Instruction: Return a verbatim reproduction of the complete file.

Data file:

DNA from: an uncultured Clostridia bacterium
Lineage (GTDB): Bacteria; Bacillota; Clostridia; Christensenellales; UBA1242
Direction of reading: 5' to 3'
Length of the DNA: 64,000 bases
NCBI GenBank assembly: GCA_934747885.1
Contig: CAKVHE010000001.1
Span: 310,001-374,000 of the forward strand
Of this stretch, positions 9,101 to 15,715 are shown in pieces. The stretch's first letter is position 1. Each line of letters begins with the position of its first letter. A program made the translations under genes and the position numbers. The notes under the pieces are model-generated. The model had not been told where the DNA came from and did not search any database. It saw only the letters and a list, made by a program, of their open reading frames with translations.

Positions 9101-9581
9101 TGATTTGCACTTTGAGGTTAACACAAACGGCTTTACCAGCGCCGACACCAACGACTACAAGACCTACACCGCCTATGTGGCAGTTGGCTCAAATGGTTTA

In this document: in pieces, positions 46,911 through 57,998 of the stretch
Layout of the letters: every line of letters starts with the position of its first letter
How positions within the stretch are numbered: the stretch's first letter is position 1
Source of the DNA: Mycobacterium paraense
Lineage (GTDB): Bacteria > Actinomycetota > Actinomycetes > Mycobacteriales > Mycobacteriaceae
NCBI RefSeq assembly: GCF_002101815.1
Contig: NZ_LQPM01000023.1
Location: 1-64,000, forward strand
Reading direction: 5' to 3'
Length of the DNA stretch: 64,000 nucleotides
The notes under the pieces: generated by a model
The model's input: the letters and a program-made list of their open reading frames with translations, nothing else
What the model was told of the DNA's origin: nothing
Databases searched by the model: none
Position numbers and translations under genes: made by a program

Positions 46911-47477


DNA from: an uncultured Clostridia bacterium
Lineage (GTDB): Bacteria; Bacillota; Clostridia; Christensenellales; UBA1242
Direction of reading: 5' to 3'
Length of the DNA: 64,000 bases
NCBI GenBank assembly: GCA_934747885.1
Contig: CAKVHE010000001.1
Span: 310,001-374,000 of the forward strand
Of this stretch, positions 9,101 to 15,715 are shown in pieces. The stretch's first letter is position 1. Each line of letters begins with the position of its first letter. A program made the translations under genes and the position numbers. The notes under the pieces are model-generated. The model had not been told where the DNA came from and did not search any database. It saw only the letters and a list, made by a program, of their open reading frames with translations.

Positions 9101-9581
9101 TGATTTGCACTTTGAGGTTAACACAAACGGCTTTACCAGCGCCGACACCAACGACTACAAGACCTACACCGCCTATGTGGCAGTTGGCTCAAATGGTTTA

In this document: in pieces, positions 46,911 through 57,998 of the stretch
Layout of the letters: every line of letters starts with the position of its first letter
How positions within the stretch are numbered: the stretch's first letter is position 1
Source of the DNA: Mycobacterium paraense
Lineage (GTDB): Bacteria > Actinomycetota > Actinomycetes > Mycobacteriales > Mycobacteriaceae
NCBI RefSeq assembly: GCF_002101815.1
Contig: NZ_LQPM01000023.1
Location: 1-64,000, forward strand
Reading direction: 5' to 3'
Length of the DNA stretch: 64,000 nucleotides
The notes under the pieces: generated by a model
The model's input: the letters and a program-made list of their open reading frames with translations, nothing else
What the model was told of the DNA's origin: nothing
Databases searched by the model: none
Position numbers and translations under genes: made by a program

Positions 46911-47477